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Friday, June 28, 2013


Is that a warp you see? Yes, the drawing above was scanned from my sketchbook and the fold in the book didn't scan perfectly. Ergo, the fairy's wing looks weird.

In the early 1970s, one of my excellent brothers gave me the Barbra Streisand Live at the Forum record for Christmas.

Warning: In addition to having absolutely nothing to do with the illustration above (which has its own story embedded in it, which also has nothing to do with the image), this tale has several cul-de-sacs. Here is the first one: After asking for the record for Christmas, I started thinking of all the other things I might get as a surprise, and un-asked my brother for the record, telling him I'd changed my mind. He said, "Too bad -- I already bought it for you." I told myself this was probably just a ploy on his part, and that, come Christmas, he'd have bought me some other wonderful thing. But in fact, he was being straight-up, so on Christmas of whatever year that was (I was still quite a child), I received "Live at the Forum." I ground the grooves into sand. It was my first favorite record. (There would be more, of course.)

Anyway, back on the main drag.
Track 8 is a reprise of Streisand's "Funny Girl" hit, "My Man," a song that almost immediately captured my heart. It dates to the very early 20th century, and so even in the 1970s, it had a kind of antique sensibility. Perhaps you know it? Here are the lyrics:

Oh, my man, I love him so, he'll never know
All my life is just despair, but I don't care
When he takes me in his arms
The world is bright, all right...
What's the difference if I say I'll go away
When I know I'll come back on my knees someday
For whatever my man is, I am his forever more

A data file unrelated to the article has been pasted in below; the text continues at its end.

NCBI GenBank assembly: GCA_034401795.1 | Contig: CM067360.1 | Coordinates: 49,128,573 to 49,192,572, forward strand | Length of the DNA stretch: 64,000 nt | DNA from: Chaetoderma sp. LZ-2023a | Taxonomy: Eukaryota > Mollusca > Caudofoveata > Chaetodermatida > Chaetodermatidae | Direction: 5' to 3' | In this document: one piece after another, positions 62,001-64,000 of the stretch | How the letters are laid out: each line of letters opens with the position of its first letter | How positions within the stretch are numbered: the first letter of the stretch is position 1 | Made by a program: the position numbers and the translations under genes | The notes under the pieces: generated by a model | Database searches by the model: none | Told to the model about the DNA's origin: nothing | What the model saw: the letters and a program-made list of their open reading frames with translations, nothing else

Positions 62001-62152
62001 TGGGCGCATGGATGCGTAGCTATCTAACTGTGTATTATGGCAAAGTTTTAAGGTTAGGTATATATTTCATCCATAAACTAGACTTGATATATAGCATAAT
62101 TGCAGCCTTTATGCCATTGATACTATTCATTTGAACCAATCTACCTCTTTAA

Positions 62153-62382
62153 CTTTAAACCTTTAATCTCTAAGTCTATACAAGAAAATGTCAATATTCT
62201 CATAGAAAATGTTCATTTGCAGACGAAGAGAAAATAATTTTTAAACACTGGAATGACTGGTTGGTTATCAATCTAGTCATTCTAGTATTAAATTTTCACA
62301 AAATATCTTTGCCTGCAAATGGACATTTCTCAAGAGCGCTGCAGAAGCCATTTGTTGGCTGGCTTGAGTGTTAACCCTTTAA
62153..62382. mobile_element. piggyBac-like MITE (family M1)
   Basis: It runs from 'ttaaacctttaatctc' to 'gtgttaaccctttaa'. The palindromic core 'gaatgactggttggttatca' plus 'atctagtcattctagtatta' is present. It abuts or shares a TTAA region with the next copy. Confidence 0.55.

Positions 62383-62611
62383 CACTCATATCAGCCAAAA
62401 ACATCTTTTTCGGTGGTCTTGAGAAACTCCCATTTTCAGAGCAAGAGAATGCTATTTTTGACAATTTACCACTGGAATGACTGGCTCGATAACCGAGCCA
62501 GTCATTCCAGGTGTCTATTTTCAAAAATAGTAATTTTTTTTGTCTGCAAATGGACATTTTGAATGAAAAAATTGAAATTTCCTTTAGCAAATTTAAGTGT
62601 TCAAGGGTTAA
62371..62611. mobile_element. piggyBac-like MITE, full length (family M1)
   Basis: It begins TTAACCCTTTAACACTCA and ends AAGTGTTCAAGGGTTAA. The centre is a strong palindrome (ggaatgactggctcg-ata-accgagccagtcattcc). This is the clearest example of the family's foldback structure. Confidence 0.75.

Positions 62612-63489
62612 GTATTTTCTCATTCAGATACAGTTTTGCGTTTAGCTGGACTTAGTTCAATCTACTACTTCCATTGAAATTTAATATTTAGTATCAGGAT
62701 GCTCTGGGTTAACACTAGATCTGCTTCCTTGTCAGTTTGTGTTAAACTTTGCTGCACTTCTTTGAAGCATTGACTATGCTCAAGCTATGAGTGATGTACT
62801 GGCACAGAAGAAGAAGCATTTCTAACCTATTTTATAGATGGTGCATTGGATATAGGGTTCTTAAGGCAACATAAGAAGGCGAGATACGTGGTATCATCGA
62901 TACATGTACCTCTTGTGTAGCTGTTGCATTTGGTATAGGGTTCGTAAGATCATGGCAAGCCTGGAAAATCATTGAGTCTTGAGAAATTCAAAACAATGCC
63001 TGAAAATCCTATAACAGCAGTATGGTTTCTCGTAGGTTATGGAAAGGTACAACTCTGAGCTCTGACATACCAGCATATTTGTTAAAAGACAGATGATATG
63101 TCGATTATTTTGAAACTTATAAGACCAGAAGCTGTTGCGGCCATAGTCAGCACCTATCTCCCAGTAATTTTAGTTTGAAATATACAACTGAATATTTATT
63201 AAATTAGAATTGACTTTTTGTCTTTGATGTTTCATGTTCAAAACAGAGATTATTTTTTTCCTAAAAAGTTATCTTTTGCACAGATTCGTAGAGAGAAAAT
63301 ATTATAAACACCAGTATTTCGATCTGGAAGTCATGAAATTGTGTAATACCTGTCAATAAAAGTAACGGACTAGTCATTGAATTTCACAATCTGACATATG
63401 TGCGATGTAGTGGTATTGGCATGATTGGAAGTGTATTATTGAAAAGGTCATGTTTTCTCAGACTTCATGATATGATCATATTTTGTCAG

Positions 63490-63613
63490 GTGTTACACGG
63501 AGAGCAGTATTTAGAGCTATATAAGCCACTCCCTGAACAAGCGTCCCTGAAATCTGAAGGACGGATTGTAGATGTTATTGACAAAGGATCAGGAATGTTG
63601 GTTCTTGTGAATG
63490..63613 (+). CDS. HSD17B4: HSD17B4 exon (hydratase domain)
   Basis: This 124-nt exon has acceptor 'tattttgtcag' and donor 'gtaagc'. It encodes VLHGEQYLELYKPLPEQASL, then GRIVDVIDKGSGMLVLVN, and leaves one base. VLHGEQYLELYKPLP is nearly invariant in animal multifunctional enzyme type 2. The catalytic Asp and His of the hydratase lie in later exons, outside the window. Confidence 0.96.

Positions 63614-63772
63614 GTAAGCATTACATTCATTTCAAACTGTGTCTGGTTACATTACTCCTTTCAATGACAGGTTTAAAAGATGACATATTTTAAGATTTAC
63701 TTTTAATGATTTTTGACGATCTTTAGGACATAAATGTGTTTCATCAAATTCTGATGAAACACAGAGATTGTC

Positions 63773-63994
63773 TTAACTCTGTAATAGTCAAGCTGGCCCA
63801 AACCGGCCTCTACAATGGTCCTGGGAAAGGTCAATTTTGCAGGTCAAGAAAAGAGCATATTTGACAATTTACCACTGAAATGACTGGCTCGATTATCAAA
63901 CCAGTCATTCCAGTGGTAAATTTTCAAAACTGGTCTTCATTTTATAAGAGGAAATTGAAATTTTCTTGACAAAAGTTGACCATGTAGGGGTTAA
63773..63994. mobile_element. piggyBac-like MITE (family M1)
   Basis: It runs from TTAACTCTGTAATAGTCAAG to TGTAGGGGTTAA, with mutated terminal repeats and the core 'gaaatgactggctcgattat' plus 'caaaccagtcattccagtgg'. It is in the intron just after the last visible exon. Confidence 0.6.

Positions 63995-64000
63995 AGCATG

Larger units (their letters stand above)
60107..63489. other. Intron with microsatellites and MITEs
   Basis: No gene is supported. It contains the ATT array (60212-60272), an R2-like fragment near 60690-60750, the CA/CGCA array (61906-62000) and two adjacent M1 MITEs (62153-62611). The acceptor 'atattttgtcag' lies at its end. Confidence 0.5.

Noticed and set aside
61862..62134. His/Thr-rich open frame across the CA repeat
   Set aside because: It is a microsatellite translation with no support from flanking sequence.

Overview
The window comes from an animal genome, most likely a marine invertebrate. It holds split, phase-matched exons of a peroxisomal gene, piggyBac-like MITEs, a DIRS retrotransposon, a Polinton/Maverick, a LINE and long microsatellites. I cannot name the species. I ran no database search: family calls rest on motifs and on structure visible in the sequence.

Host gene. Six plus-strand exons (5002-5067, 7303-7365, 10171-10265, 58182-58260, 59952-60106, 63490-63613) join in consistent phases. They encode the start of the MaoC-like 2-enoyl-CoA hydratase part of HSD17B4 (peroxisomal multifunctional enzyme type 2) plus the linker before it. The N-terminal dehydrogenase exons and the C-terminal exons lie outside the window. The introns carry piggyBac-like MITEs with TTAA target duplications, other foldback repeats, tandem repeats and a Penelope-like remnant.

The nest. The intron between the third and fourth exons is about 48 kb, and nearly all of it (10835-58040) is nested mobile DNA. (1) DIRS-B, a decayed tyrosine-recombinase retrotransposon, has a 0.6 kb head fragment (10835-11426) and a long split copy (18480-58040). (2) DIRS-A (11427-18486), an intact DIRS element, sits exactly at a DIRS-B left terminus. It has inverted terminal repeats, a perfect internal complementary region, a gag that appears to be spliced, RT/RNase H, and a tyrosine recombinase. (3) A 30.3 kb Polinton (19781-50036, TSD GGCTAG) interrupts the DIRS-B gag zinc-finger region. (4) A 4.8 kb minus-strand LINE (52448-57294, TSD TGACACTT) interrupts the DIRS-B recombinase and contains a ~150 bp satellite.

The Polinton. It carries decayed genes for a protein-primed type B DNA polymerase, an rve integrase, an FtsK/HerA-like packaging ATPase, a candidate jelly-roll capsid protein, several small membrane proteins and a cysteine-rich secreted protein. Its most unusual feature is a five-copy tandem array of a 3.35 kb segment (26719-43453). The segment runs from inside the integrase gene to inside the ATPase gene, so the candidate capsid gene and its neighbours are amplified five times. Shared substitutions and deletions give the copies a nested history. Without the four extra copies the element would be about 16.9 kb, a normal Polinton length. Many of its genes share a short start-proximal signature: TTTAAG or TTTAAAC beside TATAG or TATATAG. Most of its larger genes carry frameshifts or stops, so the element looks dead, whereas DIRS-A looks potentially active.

It cost me a lot,
But there's one thing that I've got, it's my man
Cold and wet,
tired -- you bet,
But all that I soon forget with my man
He's not much for looks
And no hero out of books is my man
Two or three girls has he
That he likes as well as me, but I love him...
Oh, my man, I love him so, he'll never know
All my life is just despair, but I don't care
When he takes me in his arms
The world is bright, all right...
What's the difference if I say I'll go away
When I know I'll come back on my knees someday
For whatever my man is, I am his forever more...

Let us count the incidence of dated language and sentiment, shall we? I mean, really: You'd have to look hard for a song that embodied more female disempowerment than "My Man." It's almost impossible to imagine a singer like Streisand even performing it. In fact, when I recently went to find a Youtube recording of it, I came across video of her offering a disclaimer of it as "a classic victim song" -- right before she sang it onstage at a concert. And broke my heart all over again, for about the 1,500th time.

I am helpless in its presence. Or, at least I am helpless in the presence of the "Live at the Forum" version of this song.

It's not that I don't get it. Even as a kid, and an often lovesick teenager, I understood the narrator of "My Man" to be denigrating herself. Even then, I saw that -- devoted as she was -- she deserved far better than this unattractive, not terribly successful philanderer who owned her heart.

Not only that, but I understood that SHE understood that she deserved better. And that she probably was not going to do any better, at least in this lifetime. These layers of knowing were, I thought, part of the genius of the song. At first listen, maybe you take the narrator for a dopey chick who's being used and doesn't know it. Then you see that she's being used and she DOES know it, and not only that but she's self-aware enough that she knows that even if she screws up the courage to leave him, she'll "come back on her knees someday."

Wow. Because who among us hasn't been willing to be that fool, even temporarily? Even if we snapped out of it at some later date?